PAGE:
Refractometers are measuring instruments that put the phenomenon of light refraction to practical use. They are based on the principle that as the density of a substance increases (e.g., when sugar is dissolved in water), its refractive index rises proportionately (how much the straw appears bent). This means that the refractive index of a solution, e.g., water or sugar, is proportional to the concentration of sugar. When a straw is placed into a glass of water, the straw appears bent. If the same straw is placed in a glass with a water or sugar solution, the straw should appear even more bent. This phenomenon is known as the Principle of Light Refraction.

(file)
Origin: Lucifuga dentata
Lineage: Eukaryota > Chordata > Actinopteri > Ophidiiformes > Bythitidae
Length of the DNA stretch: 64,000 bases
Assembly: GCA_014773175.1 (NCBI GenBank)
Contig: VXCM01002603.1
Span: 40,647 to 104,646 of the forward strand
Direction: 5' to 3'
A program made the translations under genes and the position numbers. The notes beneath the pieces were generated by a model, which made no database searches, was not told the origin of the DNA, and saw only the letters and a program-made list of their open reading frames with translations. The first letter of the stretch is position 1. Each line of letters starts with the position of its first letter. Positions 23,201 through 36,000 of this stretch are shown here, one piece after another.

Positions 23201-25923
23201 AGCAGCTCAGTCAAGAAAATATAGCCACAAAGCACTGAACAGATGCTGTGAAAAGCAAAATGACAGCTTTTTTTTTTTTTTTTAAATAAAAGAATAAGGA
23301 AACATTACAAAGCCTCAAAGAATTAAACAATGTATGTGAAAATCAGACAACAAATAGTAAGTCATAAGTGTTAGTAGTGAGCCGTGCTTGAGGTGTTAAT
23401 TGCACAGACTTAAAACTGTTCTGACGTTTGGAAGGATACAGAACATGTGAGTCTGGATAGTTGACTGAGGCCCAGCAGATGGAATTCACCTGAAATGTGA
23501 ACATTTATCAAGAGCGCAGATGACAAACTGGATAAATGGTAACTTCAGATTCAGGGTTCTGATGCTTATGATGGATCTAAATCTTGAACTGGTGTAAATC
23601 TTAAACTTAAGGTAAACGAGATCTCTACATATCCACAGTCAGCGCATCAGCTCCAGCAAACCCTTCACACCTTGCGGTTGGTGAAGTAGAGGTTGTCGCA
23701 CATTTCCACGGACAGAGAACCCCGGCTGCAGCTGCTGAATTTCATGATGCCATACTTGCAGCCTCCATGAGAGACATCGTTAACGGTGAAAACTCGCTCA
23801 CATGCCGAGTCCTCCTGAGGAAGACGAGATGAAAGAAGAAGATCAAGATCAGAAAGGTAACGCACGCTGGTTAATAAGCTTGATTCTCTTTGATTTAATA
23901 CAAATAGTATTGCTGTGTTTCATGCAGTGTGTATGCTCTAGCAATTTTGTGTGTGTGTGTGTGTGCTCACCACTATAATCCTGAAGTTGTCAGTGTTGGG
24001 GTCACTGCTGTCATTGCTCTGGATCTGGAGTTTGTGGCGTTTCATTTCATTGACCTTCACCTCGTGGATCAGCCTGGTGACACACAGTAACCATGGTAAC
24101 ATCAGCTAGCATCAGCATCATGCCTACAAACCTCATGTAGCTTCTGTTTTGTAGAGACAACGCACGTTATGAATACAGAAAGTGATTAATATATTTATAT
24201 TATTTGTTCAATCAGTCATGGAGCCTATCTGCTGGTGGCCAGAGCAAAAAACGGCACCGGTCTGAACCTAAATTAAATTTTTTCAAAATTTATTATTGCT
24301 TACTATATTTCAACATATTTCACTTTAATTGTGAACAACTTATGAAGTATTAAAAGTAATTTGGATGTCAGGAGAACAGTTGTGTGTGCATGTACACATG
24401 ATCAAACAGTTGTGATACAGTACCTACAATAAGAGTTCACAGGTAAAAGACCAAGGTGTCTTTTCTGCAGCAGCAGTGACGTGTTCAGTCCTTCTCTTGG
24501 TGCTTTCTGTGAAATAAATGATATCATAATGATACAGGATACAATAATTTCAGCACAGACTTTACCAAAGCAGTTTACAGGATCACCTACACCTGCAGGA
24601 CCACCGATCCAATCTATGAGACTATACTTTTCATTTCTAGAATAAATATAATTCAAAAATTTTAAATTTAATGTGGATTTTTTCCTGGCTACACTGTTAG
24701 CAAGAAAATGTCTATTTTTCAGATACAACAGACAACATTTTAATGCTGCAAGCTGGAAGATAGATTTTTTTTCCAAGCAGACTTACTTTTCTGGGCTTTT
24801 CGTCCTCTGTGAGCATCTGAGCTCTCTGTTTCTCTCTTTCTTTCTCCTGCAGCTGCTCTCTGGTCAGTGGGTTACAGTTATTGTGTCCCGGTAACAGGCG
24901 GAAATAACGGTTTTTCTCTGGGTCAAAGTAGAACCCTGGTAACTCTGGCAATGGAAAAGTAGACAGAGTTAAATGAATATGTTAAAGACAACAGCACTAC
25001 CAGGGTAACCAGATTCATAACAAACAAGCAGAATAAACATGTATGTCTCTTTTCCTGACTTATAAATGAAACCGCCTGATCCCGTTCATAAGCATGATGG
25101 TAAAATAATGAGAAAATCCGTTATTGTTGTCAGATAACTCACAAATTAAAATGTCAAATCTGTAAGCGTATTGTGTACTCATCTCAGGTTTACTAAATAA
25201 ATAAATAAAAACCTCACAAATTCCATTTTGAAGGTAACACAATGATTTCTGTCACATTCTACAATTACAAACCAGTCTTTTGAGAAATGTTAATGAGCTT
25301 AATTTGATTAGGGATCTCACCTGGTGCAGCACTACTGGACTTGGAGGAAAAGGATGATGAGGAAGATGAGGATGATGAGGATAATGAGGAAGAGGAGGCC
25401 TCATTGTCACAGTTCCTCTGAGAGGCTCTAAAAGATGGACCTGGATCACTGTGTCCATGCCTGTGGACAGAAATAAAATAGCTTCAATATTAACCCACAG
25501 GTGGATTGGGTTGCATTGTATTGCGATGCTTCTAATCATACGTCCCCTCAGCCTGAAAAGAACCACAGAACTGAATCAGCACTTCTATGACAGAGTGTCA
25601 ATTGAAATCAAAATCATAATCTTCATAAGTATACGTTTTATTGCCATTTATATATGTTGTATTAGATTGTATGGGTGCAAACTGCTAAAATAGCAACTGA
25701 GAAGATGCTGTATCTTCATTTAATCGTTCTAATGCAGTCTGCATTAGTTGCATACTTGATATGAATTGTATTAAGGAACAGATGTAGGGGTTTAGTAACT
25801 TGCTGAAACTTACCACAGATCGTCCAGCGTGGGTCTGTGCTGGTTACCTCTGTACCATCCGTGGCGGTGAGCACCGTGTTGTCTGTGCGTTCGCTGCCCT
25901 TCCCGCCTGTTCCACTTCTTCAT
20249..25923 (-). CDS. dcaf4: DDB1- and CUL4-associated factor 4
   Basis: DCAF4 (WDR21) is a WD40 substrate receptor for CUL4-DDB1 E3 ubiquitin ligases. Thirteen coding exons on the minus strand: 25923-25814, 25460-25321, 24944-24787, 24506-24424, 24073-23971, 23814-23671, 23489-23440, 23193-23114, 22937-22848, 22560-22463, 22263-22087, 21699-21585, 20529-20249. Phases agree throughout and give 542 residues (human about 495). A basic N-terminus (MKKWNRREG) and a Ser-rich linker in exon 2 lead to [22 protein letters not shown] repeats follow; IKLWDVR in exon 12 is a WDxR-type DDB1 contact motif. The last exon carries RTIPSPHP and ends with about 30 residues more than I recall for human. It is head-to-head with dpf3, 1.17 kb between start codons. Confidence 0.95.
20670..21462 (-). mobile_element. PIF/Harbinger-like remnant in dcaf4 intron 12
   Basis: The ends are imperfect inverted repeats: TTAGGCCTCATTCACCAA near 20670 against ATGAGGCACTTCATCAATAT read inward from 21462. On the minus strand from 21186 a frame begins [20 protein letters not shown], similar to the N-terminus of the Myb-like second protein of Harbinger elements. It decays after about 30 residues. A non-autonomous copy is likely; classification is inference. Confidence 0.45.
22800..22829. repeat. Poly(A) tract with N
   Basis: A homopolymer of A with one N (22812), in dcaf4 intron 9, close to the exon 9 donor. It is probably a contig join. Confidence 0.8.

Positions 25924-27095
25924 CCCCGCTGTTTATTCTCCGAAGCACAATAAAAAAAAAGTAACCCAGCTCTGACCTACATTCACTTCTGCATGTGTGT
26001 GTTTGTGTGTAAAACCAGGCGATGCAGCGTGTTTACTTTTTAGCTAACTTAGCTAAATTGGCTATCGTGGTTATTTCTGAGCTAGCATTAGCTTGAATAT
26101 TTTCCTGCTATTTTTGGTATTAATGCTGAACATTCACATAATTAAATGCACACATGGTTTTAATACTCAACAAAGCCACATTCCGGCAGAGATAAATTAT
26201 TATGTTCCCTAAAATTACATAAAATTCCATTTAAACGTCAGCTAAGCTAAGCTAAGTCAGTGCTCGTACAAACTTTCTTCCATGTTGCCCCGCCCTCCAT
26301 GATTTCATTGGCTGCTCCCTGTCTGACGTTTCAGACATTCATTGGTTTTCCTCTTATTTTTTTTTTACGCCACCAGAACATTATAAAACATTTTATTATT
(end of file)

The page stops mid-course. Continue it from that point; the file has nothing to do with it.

Handheld refractometers are simple to use. Only place one drop of your sample on the prism and read the result on the scale immediately. Each refractometer is calibrated to measure at 20°C (68°F), has an adjustable focus, a clear reading of the scale, and can be calibrated by screw. Models with Automatic Temperature Compensation (ATC) between +10 and +30 °C are suitable for applications where the temperature of the samples varies greatly, e.g., for sorbets, jams, fruit juices, and ice creams. They are provided in a box, with a cloth, screwdriver, pipette, pocket case, and instructions for use.